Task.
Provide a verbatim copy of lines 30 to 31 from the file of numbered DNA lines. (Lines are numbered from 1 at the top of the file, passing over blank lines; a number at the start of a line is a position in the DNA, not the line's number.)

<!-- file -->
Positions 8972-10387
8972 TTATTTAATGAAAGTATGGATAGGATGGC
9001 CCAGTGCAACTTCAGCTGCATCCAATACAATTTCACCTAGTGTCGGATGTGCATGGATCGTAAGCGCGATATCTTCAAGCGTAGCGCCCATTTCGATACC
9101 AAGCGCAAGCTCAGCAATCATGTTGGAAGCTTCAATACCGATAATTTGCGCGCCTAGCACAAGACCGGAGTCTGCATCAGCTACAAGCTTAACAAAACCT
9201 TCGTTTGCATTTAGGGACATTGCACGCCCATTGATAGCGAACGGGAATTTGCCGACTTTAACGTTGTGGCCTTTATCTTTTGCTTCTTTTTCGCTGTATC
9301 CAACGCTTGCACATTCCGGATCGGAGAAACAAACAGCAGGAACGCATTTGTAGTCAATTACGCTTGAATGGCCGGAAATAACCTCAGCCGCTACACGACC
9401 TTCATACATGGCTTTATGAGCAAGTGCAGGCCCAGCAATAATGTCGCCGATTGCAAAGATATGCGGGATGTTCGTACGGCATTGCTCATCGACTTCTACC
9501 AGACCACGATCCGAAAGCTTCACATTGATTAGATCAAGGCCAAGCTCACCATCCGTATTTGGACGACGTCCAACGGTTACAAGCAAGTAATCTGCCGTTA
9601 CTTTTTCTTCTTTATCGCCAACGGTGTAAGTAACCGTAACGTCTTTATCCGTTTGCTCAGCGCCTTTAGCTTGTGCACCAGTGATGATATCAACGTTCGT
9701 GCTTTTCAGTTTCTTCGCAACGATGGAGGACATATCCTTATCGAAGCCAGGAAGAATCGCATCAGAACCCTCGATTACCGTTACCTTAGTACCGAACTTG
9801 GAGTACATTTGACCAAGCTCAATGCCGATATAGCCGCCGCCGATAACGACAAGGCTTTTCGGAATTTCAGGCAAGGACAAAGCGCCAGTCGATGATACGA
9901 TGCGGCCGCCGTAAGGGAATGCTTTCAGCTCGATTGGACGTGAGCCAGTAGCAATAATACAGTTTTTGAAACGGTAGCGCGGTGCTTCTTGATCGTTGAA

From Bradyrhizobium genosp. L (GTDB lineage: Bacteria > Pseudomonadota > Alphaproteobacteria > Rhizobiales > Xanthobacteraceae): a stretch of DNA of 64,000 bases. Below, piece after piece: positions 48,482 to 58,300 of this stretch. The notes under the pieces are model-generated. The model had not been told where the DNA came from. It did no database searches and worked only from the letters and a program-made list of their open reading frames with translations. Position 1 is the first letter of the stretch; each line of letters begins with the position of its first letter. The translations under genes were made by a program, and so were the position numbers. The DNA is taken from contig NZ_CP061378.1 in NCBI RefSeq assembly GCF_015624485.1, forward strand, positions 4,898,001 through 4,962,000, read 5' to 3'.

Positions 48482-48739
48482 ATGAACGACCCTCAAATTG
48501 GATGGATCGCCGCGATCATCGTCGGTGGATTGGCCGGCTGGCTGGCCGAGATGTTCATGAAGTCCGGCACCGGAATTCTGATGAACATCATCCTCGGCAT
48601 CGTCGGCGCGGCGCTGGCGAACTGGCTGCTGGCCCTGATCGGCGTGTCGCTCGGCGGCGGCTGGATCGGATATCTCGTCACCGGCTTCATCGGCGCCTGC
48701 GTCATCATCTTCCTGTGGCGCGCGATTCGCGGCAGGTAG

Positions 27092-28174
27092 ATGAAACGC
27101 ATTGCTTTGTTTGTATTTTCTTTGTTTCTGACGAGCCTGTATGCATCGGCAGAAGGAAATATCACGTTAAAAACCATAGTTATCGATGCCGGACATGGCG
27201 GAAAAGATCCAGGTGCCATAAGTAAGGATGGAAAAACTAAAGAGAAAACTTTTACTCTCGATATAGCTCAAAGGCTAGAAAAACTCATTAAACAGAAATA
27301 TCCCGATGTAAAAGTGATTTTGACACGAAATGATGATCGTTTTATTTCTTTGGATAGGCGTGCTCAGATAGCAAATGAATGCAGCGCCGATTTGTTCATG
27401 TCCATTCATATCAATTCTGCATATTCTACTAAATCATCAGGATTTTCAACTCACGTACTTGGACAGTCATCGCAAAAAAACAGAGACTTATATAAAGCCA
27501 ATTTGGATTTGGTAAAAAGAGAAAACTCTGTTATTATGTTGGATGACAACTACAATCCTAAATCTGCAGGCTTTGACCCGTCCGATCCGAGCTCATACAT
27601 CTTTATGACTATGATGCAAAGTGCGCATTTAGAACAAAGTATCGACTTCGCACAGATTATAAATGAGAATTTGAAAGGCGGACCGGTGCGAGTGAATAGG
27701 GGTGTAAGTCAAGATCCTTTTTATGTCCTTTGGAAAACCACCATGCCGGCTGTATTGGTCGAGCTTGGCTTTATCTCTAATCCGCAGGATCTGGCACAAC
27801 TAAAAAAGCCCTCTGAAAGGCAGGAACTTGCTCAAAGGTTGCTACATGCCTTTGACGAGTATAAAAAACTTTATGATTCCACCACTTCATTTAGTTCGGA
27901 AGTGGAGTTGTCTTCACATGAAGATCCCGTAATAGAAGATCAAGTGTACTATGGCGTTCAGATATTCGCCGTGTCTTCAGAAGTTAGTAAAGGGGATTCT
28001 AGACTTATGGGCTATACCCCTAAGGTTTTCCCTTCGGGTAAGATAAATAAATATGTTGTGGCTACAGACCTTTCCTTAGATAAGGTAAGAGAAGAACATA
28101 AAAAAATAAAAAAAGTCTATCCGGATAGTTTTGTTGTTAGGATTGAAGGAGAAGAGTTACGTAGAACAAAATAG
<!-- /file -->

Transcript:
28001 AGACTTATGGGCTATACCCCTAAGGTTTTCCCTTCGGGTAAGATAAATAAATATGTTGTGGCTACAGACCTTTCCTTAGATAAGGTAAGAGAAGAACATA
28101 AAAAAATAAAAAAAGTCTATCCGGATAGTTTTGTTGTTAGGATTGAAGGAGAAGAGTTACGTAGAACAAAATAG